In the mid 1950’s, four out of five cars spluttering around the world’s roads were born in Detroit. How the mighty have fallen. With the US auto industry in a state of disarray, relying on emergency spending from the government just to remain afloat, it may be their reputation which proves to be their final downfall. Detroit’s resistance to developing energy-efficient cars has been as stubborn as it has been foolish and now they may pay the ultimate price.
While it must be said that European automakers have been as aggressive as their US counterparts in resisting climate-driven regulations, a fundamental political difference has proven decisive in their path to streamlining production for future needs and the environment. European political systems are simply not as susceptible to the heavy-handed persuasiveness of lobbyists as is the case in the US. Laws and regulations are generally shown unequivocal respect.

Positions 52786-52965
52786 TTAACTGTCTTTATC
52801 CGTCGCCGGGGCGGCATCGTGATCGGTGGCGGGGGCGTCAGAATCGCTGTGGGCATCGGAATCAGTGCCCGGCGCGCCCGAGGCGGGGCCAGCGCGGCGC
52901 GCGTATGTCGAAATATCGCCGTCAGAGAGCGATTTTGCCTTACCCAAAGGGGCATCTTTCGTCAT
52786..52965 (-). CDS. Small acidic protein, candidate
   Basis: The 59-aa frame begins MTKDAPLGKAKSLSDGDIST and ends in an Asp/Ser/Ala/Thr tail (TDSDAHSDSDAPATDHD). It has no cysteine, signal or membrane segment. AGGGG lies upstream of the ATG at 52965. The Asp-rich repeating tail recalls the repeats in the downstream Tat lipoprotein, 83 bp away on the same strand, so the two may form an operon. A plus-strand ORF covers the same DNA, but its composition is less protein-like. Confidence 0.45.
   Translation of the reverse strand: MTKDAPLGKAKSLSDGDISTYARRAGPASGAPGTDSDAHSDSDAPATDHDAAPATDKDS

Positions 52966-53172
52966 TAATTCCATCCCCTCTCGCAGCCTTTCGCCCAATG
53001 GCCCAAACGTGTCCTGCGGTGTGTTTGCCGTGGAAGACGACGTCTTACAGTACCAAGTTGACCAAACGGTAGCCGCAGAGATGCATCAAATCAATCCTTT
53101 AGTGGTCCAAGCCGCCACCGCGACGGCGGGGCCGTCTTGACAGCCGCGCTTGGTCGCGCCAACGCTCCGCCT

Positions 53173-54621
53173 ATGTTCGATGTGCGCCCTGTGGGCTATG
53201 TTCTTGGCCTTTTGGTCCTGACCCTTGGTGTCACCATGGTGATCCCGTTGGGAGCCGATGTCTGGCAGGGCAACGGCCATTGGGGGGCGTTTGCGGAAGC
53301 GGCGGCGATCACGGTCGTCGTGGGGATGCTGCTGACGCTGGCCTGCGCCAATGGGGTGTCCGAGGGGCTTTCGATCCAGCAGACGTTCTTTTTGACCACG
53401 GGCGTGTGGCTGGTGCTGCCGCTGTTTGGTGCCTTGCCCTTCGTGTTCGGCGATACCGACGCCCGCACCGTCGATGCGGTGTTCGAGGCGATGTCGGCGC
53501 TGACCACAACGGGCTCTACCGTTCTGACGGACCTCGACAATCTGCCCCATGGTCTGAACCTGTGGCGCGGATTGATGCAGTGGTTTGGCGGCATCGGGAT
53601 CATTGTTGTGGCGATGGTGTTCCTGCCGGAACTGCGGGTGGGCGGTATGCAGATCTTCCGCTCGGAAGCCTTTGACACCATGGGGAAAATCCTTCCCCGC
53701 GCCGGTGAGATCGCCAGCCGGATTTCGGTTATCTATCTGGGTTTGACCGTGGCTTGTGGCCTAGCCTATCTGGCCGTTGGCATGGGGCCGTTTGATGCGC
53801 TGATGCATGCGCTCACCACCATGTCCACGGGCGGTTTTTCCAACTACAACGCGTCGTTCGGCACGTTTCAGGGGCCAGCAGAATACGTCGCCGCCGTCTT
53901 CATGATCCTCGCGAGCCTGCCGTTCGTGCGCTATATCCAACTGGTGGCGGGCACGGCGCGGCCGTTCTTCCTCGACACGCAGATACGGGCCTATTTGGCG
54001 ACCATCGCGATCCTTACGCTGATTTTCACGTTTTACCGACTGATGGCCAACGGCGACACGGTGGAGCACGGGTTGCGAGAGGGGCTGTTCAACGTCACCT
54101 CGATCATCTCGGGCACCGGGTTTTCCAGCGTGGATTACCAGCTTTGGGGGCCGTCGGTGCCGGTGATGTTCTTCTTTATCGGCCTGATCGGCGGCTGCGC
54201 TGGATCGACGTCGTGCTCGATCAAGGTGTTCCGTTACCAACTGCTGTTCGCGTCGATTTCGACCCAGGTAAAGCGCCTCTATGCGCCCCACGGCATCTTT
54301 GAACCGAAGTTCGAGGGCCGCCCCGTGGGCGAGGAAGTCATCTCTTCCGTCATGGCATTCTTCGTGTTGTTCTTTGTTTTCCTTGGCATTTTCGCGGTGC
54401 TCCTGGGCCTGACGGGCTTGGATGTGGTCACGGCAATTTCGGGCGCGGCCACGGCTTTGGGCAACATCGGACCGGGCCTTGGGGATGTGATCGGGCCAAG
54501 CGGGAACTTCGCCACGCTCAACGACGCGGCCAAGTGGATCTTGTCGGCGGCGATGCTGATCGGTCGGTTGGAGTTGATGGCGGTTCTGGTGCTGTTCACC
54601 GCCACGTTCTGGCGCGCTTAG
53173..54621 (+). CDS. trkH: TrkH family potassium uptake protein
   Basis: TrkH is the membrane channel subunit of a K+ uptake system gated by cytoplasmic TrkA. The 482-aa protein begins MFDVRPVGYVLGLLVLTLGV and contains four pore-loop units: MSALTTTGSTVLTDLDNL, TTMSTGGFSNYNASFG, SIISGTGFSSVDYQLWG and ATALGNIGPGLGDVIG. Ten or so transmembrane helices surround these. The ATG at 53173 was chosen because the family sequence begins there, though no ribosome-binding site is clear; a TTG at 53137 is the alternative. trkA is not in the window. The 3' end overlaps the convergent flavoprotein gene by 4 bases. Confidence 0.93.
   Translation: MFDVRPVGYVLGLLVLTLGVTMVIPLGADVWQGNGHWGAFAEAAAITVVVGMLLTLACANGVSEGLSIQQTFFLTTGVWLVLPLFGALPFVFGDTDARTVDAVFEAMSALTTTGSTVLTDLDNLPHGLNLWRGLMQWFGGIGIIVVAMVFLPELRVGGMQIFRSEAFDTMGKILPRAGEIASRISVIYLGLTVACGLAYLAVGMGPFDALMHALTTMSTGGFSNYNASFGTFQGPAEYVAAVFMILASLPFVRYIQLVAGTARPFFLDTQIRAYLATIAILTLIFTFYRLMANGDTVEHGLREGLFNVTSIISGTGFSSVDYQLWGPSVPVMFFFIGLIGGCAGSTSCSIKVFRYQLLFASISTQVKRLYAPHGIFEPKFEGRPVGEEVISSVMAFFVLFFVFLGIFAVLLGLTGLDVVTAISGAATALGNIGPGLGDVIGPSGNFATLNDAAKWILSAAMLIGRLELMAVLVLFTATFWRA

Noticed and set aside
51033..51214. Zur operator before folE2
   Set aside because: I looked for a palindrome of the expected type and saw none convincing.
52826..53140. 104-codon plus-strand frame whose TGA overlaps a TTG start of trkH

While in the past, Detroit CEOs scoffed with arrogance at European auto-production regulations and laws, they have now come crawling back to the government with lofty promises of finally cleaning up their act. This means completely overhauling their production models to finally fit in with and meet regulations as outlined by the Environmental Protection Agency and approved by President Obama.
If US car makers are to receive further bail-out funding from the government, they will have to convince the president that they have finally learned from their mistakes and are willing to toe the line, an idea that does not inspire much optimism or confidence in Washington. Let’s hope the Detroit auto industry can get up to speed in time or their future may be spent furnishing auto-museums.
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